Nutrition in the News: Can gluten lead to brain inflammation?
Study finds gluten leads to brain inflammation in mice
A small scale study (reported in the Journal of Neuroscience in July), showed a direct correlation between the intake of gluten and brain inflammation in mice.
Whilst this was a small scale study with less than 100 mice, these findings are of particular interest to researchers as mice have very similar nervous, digestive and circulatory system to humans. Of course, further studies need to be conducted to see if gluten has a similar impact with human brains, but we should not ignore these findings.
Over a 14-week period, male mice were fed either a low or high fat diet with either added gluten (equivalent to the average human intake) or no gluten at all. The researchers were interested in monitoring the impact of each dietary type on body weight, other metabolic markers and general inflammation.
Not surprisingly to the researchers, gluten had a moderate impact on weight gain, but it surprised researchers to see gluten caused hypothalamic brain inflammation. The hypothalamic region of the brain is vital for coordinating basic metabolic functions like body weight regulation and blood sugar regulation.
Associate Professor Alex Tups said, “If these effects became persistent, they might exacerbate the risk of e.g. impaired memory function….. and blood sugar regulation.”
Gluten is found in common grains like wheat, rye and barley, which make up a significant proportion of the Western diet.
Why Brain Inflammation?
One potential reason could be due to the components in gluten that resist digestion. This could lead to an immune response that leads to inflammation in the brain.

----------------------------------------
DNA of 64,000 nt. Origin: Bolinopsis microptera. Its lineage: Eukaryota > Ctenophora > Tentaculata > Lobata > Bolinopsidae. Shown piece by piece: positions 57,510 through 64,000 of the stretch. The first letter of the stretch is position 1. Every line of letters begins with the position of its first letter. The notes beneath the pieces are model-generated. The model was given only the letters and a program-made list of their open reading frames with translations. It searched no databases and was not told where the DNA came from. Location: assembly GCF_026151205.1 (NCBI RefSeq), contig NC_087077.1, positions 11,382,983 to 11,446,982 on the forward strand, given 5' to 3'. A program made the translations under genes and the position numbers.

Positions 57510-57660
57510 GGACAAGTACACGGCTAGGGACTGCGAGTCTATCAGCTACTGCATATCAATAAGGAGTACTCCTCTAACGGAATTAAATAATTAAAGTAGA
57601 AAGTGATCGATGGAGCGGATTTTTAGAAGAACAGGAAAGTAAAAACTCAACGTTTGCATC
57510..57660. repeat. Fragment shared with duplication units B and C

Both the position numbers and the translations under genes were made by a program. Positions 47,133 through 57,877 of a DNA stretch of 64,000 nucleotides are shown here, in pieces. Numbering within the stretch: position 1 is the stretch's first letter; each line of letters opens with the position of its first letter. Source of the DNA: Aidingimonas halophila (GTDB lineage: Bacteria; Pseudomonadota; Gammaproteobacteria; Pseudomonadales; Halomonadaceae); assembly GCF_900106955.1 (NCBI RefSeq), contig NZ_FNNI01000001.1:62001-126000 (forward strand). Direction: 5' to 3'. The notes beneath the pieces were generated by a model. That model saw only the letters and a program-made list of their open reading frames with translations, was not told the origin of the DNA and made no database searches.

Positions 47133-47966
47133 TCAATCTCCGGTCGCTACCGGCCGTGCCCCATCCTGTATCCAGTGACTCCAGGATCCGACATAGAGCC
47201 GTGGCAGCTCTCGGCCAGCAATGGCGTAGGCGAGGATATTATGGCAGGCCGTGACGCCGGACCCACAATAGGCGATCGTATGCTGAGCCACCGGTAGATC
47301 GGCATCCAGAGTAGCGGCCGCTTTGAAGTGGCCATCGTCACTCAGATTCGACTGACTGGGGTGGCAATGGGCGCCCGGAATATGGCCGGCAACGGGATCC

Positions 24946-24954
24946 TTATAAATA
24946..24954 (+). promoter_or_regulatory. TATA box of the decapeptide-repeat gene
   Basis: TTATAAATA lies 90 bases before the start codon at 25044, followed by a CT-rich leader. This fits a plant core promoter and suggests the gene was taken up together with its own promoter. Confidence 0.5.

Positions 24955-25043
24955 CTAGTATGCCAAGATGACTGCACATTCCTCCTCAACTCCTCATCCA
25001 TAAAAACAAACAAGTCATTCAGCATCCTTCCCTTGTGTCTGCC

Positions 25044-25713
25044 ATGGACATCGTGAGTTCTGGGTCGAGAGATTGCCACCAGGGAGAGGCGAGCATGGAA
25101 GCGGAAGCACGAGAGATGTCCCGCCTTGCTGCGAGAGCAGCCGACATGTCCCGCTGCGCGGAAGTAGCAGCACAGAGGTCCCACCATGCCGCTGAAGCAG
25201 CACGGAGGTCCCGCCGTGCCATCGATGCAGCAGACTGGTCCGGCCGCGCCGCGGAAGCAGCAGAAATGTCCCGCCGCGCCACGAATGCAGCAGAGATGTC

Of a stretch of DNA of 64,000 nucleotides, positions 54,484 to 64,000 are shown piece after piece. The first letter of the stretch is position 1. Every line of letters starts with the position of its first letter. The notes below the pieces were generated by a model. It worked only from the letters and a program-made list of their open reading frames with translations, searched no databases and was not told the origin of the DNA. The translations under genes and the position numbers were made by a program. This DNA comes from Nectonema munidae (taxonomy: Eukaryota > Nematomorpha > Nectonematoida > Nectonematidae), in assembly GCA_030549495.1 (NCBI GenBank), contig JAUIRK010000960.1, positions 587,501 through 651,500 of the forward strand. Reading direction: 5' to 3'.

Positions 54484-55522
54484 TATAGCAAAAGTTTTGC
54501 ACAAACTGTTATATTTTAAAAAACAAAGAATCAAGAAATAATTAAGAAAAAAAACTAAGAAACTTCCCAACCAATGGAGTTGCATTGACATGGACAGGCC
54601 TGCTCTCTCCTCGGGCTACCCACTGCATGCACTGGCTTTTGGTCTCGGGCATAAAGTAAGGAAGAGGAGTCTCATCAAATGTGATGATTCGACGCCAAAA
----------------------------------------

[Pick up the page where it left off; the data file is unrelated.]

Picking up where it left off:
We already know that wheat gluten contains some proteins that are partially resistant to digestion by enzymes in the gut, and these undigested proteins could then build up in the small intestines. There, they could unfavourably alter the gut microbiome and/or increase gut intestinal permeability by irritating the gut mucosal barrier.
If partially digested proteins find their way through the gut barrier into the bloodstream, they are detected as foreign by the immune system and this can lead to different reactions around the body.
Many people now try to avoid gluten as it appears to upset the digestive tract, causing bloating, pain and irregular bowel movements. This may be another reason to consider gluten avoidance.
However, potentially it is a gluten overload in the system that is to blame? The Western diet is awash with wheat products. Perhaps the first step should be to cut right back, introduce gluten alternative products and focus on fresh natural foods like nature intended.
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